Resort transport chiefs have insisted they have listened to residents over the future of Blackpool Promenade.
The council’s 10-man executive committee opted to leave Central Promenade as it is and reject four other plans for change – including the possibility of it returning to a four-lane highway.
Councillors said they had taken public consultation into account when arriving at the decision on Monday night.
The consultation – which has been criticised by some for not giving the public the chance to select a preferred road layout option – saw the vast majority of those who took part stating that delivering a good two-way traffic flow on the stretch of highway between North Pier and New Bonny Street was crucial.
Almost 82 per cent of respondents said this should be the key goal of the Prom.
But they also wanted pedestrian safety, with 76 per cent ranking that as the most important factor.
The conclusions from the survey emerged after council chiefs made their decision after Monday’s meeting.
The two-day survey, which was held online and at a public exhibition of the five options, also saw more than 67 per cent of respondents agree the Promenade was a “key route for both public and private transport”.
Coun John Jones, cabinet member for highways on Blackpool Council, said: “Following the debate, we concluded that we should go for option one and keep the situation under review.
“The public consultation we carried out did not produce a conclusive outcome.”
He said this was based on the fact people’s priorities were both for good traffic flow and pedestrian safety.
Coun Jones added: “We also took into consideration roads around the Talbot Gateway opening up.
“Traffic will be taken away from the Prom along Dickson Road.
“Also Central Promenade is a 20mph zone and people do slow down because of the attractions along that stretch.”
However, the results of the survey also indicated 59 per cent of people would be happy for any closure while work was being carried out to be “as long as required.”
Around 41 per cent said they used the Prom as a through north to south route, with 20 per cent using it as a pedestrian and 11.5 percent using it to access public transport.
The council’s executive made the decision following an independent report produced by engineering consultants Arup, at a cost of £6,000, which had also recommended the Prom stay as it is.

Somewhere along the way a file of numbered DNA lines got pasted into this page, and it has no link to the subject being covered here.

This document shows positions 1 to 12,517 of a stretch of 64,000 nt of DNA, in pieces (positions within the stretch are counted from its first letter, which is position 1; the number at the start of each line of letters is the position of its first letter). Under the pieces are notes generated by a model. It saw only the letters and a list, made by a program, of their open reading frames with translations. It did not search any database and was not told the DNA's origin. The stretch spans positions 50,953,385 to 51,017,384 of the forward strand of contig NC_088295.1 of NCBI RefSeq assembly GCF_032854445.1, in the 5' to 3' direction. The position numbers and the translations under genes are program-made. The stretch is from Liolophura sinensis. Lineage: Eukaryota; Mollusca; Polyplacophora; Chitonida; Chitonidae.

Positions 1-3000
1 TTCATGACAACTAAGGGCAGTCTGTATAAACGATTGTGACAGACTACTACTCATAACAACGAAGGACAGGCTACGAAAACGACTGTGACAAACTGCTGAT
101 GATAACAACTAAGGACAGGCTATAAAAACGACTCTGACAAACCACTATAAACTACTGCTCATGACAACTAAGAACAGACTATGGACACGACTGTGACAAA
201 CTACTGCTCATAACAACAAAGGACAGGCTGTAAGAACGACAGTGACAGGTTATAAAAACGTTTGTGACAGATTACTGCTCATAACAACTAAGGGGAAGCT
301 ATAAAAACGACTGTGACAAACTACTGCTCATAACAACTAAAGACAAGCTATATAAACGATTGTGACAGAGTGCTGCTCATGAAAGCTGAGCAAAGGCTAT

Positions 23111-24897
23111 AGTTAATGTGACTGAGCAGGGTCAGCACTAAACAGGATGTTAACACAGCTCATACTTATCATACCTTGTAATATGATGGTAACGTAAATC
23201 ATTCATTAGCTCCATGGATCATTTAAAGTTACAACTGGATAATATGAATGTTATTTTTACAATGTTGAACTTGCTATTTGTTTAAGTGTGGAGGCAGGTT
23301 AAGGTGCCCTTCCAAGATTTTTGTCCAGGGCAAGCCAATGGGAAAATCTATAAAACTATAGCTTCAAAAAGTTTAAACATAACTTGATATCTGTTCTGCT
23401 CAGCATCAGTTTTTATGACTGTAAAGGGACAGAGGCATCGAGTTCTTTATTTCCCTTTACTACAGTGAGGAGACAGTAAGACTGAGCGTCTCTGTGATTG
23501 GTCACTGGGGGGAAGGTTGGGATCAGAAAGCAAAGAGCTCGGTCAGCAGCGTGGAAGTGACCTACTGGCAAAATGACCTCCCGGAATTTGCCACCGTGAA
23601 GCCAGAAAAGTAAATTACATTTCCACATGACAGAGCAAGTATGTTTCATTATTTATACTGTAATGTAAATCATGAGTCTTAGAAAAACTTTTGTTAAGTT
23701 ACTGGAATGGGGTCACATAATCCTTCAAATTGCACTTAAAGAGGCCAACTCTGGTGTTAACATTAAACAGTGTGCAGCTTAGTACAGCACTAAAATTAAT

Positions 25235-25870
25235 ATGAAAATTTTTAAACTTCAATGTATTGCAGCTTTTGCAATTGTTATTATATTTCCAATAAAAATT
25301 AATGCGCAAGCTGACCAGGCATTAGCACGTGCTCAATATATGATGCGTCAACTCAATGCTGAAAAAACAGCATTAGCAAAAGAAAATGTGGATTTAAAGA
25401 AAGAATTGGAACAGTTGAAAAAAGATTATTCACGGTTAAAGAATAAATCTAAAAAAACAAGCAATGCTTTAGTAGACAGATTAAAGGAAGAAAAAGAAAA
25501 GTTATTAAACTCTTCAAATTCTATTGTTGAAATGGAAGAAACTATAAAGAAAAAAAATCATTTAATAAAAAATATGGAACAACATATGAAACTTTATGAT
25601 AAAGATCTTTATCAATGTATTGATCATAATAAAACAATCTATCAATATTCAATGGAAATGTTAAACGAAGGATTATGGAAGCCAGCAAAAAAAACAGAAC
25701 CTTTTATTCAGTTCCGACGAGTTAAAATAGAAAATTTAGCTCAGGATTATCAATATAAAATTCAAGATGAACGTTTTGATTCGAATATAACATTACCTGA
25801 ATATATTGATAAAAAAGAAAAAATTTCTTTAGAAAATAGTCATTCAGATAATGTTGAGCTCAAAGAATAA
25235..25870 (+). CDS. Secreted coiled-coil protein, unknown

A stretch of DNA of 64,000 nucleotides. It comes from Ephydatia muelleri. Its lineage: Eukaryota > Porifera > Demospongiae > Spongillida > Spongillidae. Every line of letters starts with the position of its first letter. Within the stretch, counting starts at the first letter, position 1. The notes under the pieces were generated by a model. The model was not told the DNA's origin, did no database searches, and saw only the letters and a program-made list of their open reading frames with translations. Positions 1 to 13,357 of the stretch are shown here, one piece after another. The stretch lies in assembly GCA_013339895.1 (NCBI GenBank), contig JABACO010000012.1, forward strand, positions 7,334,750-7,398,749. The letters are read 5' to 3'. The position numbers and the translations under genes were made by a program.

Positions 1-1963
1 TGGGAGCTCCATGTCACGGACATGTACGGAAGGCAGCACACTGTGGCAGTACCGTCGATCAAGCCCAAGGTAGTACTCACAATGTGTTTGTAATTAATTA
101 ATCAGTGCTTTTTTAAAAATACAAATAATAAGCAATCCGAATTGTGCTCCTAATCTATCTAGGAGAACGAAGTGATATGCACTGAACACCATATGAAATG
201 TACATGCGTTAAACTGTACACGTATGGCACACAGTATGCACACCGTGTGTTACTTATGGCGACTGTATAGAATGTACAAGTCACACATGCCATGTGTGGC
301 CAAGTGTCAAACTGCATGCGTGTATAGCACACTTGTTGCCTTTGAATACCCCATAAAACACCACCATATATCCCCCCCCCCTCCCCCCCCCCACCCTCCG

Residents had complained about congestion on the shared space Prom.
But councillors heard the cost of making changes would have been as much as £2.6m to return to four lanes.
It would have led to further disruption while work was carried out, and maintenance of other roads as part of Project 30 would have had to be sacrificed.
A trial which has seen traffic signals switched off at the junction of the Prom with Talbot Square, and with New Bonny Street, will continue.
Hoteliers support plan to leave area exactly as it is
Hoteliers with properties close to Central Promenade today told The Gazette they thought it was right to leave the road as it is for now.
Helen Mansell, of the Bamford House Hotel, on York Street, and vice-president of StayBlackpool, said: “Since the traffic signals and crossing were removed at New Bonny Street, the traffic has been moving more smoothly.
“I think we need a period of stability without digging it up again, and then maybe the council could revisit the issue next year.”
Neil Winkley of the Aberford Hotel on Yorkshire Street, said: “The Promenade looks beautiful so who wants to dig it up again just so they can get to St Annes a bit quicker?
“The traffic does move slowly, but at the end of the day we are a tourist town.
“I use other routes to get around when the Prom is busy.”
Stephen Brookes, chairman of the Blackpool Passenger Focus Panel which represents public transport users, said: “I think we need to use other roads in the town centre more wisely rather than spend a lot of money changing the Promenade again.
“For example, I would like to see the council continue with keeping St John’s Square open to taxis and buses as I think that will help ease congestion as well.
“I don’t want to see the council spending a lot of money, which could be used for other vital services, when it wouldn’t be much better.
“But I do think we need to educate people better about pedestrian safety.”
Figures also show the number of people injured in accidents on Central Promenade dropped from 14 in 2010 before the layout was changed, to four in 2012.